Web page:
WITH JUSTICE FOR SOME

DEFENDING VICTIMS IN CRIMINAL TRIALS

This sharp, sensible, ``angry'' book explores how four classes of disempowered Americans look to the criminal justice system to vindicate past grievances, and how the courts too often betray them. Using recent front-page criminal cases, Fletcher (Law/Columbia Univ.; Loyalty, 1992, etc.) shows how when crime victims are gays, blacks, Jews, or women, the defense counsel can exploit the prejudices of judge and jury. Fletcher explains how the preposterous ``Twinkie defense''—the argument that Dan White murdered San Francisco's gay supervisor Harvey Milk and mayor George Moscone as a result of binging on junk food—gave jurors the opportunity to avoid convicting White of murdering someone whose lifestyle they found repugnant. Similarly, the first trial in the Rodney King beating was derailed by the defense's ability to change the venue of the trial to white suburban Simi Valley, and by the prosecution's decision to forbid King to testify—he remained a symbol to the jury of drug-crazed black rage. Fletcher draws an intriguing parallel between that trial and those for the murders of Jewish nationalist Meir Kahane and scholar Yankel Rosenbaum, which were tainted by the defense's ability to stir up the anti-Semitism of minority jurors. Then, in a surprising about-face, he argues that the ability of women to exploit their status as victims has led to some erroneous convictions, most notably that of Mike Tyson, who may have been ``honestly and reasonably mistaken'' as to Desiree Washington's consent. Fletcher also argues that when minorities rallly behind crime victims from their group, they fuel the defense's ability to exploit jurors' prejudices, but this part of his argument never quite gels. The author has concrete suggestions for making our criminal justice system more just for victims and defendants: e.g., abolish changes of venue, permit the victim to question witnesses and veto plea bargains, limit the testimony of ``experts.'' His style is robust, straightforward, and notably jargon-free. For its sensitivity to the rights of victims and defendants alike, a remarkable work.

Pub Date: Jan. 1, 1995

ISBN: 0-201-62254-8

Page Count: 320

Publisher: Addison-Wesley

Review Posted Online: May 20, 2010

Kirkus Reviews Issue: Nov. 15, 1994

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Stricter than, say, Bergen Evans or W3 ("disinterested" means impartial — period), Strunk is in the last analysis...

THE ELEMENTS OF STYLE

50TH ANNIVERSARY EDITION

Privately published by Strunk of Cornell in 1918 and revised by his student E. B. White in 1959, that "little book" is back again with more White updatings.

Stricter than, say, Bergen Evans or W3 ("disinterested" means impartial — period), Strunk is in the last analysis (whoops — "A bankrupt expression") a unique guide (which means "without like or equal").

Pub Date: May 15, 1972

ISBN: 0205632645

Page Count: 105

Publisher: Macmillan

Review Posted Online: Oct. 28, 2011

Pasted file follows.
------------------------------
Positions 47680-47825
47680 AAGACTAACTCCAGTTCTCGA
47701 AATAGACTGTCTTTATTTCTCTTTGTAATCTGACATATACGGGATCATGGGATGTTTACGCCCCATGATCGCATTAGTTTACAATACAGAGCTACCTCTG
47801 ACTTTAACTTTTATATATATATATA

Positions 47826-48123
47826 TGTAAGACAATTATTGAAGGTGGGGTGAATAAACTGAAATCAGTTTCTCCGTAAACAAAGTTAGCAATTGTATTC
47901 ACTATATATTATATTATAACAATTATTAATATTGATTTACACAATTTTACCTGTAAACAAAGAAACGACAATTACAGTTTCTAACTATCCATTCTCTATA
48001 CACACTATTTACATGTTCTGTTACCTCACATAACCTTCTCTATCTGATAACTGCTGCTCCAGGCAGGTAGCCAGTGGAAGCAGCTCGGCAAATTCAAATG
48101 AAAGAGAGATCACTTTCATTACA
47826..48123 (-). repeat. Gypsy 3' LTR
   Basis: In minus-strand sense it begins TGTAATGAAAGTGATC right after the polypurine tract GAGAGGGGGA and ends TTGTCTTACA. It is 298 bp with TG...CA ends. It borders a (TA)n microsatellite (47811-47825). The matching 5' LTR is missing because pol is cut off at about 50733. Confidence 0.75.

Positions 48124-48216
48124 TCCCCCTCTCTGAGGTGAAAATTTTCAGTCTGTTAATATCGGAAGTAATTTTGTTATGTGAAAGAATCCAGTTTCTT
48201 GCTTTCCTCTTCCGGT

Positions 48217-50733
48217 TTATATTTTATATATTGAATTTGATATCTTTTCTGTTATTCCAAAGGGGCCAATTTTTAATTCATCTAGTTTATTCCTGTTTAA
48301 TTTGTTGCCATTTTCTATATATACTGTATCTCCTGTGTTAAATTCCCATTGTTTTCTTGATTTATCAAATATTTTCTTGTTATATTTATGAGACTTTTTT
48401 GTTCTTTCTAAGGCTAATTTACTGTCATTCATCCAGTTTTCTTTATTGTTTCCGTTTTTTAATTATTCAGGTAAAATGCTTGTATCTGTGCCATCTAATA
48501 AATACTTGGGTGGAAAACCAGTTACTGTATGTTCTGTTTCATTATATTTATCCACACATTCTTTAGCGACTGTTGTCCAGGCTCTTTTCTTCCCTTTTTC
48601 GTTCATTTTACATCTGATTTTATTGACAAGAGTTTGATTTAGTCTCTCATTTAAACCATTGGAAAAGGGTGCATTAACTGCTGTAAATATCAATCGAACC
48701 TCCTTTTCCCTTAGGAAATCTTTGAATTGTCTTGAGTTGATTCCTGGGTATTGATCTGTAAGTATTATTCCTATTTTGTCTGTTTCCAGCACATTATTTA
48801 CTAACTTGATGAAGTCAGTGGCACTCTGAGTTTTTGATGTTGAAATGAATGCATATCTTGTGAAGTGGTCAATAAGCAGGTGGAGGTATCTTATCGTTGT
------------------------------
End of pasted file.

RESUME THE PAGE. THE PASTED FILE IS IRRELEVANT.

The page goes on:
Kirkus Reviews Issue: May 1, 1972

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Analyzing his craft, a careful craftsman urges with Thoreauvian conviction that writers should simplify, simplify, simplify.

SEVERAL SHORT SENTENCES ABOUT WRITING

New York Times columnist and editorial board member delivers a slim book for aspiring writers, offering saws and sense, wisdom and waggery, biases and biting sarcasm.

Klinkenborg (Timothy; or, Notes of an Abject Reptile, 2006), who’s taught for decades, endeavors to keep things simple in his prose, and he urges other writers to do the same. (Note: He despises abuses of the word as, as he continually reminds readers.) In the early sections, the author ignores traditional paragraphing so that the text resembles a long free-verse poem. He urges readers to use short, clear sentences and to make sure each one is healthy before moving on; notes that it’s acceptable to start sentences with and and but; sees benefits in diagramming sentences; stresses that all writing is revision; periodically blasts the formulaic writing that many (most?) students learn in school; argues that knowing where you’re headed before you begin might be good for a vacation, but not for a piece of writing; and believes that writers must trust readers more, and trust themselves. Most of Klinkenborg’s advice is neither radical nor especially profound (“Turn to the poets. / Learn from them”), and the text suffers from a corrosive fallacy: that if his strategies work for him they will work for all. The final fifth of the text includes some passages from writers he admires (McPhee, Oates, Cheever) and some of his students’ awkward sentences, which he treats analytically but sometimes with a surprising sarcasm that veers near meanness. He includes examples of students’ dangling modifiers, malapropisms, errors of pronoun agreement, wordiness and other mistakes.

Analyzing his craft, a careful craftsman urges with Thoreauvian conviction that writers should simplify, simplify, simplify.

Pub Date: Aug. 7, 2012

ISBN: 978-0-307-26634-7

Page Count: 224

Publisher: Knopf

Review Posted Online: May 14, 2012

Kirkus Reviews Issue: June 15, 2012

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